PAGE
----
This section of the book is from the "Canadian Banking Practice" book, by John T. P. Knight.
Question 121.— 1. A post-dated cheque drawn by a firm on an American bank in favour of one of the two partners in the firm, was cashed by a Canadian bank for the payee, who endorsed it, and it was lost in the mail. The Canadian bank applied to the other partner, who was winding up the partnership business, for a duplicate, and also notified the endorser of the loss, receiving the latter's assurance that a duplicate would be issued. This has not been done, although two months have elapsed. Has the bank any recourse against the endorser as such, or against him as one of the drawers? The other partner is now insolvent.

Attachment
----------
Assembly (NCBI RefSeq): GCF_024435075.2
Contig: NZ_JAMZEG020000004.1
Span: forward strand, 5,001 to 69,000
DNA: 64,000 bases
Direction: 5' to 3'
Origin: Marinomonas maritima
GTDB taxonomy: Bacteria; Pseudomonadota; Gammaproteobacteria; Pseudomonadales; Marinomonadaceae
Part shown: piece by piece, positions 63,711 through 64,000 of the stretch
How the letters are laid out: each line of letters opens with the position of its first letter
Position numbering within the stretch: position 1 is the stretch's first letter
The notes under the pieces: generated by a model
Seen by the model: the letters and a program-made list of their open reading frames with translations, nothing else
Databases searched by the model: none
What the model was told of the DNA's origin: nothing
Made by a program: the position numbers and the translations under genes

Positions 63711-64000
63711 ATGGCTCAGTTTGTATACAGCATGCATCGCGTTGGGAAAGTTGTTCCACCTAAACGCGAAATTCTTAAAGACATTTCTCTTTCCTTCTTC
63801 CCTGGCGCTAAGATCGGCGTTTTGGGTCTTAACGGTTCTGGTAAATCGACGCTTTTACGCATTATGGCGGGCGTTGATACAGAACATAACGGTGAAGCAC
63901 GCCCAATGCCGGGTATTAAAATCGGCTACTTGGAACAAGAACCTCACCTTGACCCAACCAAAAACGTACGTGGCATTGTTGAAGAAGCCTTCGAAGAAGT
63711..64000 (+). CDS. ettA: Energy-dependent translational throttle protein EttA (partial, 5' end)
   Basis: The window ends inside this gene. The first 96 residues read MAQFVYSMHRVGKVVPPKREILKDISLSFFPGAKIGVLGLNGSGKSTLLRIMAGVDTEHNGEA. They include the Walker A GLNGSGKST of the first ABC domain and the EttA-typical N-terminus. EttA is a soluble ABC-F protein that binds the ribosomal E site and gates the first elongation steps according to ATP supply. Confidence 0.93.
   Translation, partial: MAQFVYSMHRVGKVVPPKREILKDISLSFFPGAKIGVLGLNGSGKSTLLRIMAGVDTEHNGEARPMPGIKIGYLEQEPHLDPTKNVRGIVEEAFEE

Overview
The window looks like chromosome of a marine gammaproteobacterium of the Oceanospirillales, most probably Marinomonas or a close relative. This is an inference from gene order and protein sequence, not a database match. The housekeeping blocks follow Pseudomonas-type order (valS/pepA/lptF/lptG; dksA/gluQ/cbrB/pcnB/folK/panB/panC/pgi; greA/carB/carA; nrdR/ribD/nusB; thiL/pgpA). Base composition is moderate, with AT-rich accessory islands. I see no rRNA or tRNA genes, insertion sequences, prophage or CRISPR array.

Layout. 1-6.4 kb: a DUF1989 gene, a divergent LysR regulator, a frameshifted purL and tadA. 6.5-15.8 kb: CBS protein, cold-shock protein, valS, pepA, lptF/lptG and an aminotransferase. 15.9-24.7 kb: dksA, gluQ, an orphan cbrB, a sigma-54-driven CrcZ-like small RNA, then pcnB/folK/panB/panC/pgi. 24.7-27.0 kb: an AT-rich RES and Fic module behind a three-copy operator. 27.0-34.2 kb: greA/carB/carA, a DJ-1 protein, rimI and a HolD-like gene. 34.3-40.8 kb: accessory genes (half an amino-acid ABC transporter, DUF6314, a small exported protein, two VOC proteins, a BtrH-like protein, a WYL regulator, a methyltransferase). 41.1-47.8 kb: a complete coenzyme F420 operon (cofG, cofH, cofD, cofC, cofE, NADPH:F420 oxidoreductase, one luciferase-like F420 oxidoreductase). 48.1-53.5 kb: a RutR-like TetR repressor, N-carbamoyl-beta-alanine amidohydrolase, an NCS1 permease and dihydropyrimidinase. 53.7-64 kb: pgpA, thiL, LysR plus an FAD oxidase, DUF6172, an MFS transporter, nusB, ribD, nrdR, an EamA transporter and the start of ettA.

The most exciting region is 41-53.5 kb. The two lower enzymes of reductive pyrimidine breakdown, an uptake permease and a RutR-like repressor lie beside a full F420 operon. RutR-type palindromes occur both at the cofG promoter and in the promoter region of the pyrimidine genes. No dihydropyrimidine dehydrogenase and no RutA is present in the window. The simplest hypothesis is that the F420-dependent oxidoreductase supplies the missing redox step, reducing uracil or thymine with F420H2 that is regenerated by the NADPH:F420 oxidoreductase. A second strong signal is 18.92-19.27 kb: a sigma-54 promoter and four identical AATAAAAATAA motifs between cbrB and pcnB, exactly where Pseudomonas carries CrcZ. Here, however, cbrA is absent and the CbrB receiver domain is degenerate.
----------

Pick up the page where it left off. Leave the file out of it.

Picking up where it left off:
(2) Would proof that there were no funds for the cheque affect the endorser's liability?
Answer.— (1) The payee, as endorser, is probably discharged from liability by want of notice of dishonour, although his promise to procure a duplicate might be held to excuse the notice. It is not excused by the loss of the cheque.
He is, we think, liable as one of the drawers. The delay in presentment would not discharge the drawers unless they suffered actual damage through the delay.
The Canadian bank should present a copy of the cheque for payment and give the drawers notice of dishonour; they can then proceed in the ordinary way.
(2) It would not follow that the cheque would be refused because there were no funds at credit. If it could be affirmatively established that the endorser knew there were no funds, and no arrangement for an overdraft, notice to him of dishonour would probably be unnecessary.